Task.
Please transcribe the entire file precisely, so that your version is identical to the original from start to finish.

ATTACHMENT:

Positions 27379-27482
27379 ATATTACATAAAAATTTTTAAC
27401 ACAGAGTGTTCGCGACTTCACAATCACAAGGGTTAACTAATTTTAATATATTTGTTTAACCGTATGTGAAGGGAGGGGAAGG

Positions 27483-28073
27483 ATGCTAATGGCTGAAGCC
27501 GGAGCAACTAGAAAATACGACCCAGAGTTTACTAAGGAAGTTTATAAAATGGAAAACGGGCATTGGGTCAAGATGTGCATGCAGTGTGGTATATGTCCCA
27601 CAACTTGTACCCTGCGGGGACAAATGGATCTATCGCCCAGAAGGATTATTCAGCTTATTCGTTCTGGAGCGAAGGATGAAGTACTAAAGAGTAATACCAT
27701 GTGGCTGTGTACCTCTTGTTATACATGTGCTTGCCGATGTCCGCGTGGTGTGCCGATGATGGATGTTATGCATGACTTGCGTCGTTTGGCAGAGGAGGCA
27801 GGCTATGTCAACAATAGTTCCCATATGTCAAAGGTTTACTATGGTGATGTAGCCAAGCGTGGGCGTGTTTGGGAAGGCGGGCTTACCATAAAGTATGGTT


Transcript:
Positions 27379-27482
27379 ATATTACATAAAAATTTTTAAC
27401 ACAGAGTGTTCGCGACTTCACAATCACAAGGGTTAACTAATTTTAATATATTTGTTTAACCGTATGTGAAGGGAGGGGAAGG

Positions 27483-28073
27483 ATGCTAATGGCTGAAGCC
27501 GGAGCAACTAGAAAATACGACCCAGAGTTTACTAAGGAAGTTTATAAAATGGAAAACGGGCATTGGGTCAAGATGTGCATGCAGTGTGGTATATGTCCCA
27601 CAACTTGTACCCTGCGGGGACAAATGGATCTATCGCCCAGAAGGATTATTCAGCTTATTCGTTCTGGAGCGAAGGATGAAGTACTAAAGAGTAATACCAT
27701 GTGGCTGTGTACCTCTTGTTATACATGTGCTTGCCGATGTCCGCGTGGTGTGCCGATGATGGATGTTATGCATGACTTGCGTCGTTTGGCAGAGGAGGCA
27801 GGCTATGTCAACAATAGTTCCCATATGTCAAAGGTTTACTATGGTGATGTAGCCAAGCGTGGGCGTGTTTGGGAAGGCGGGCTTACCATAAAGTATGGTT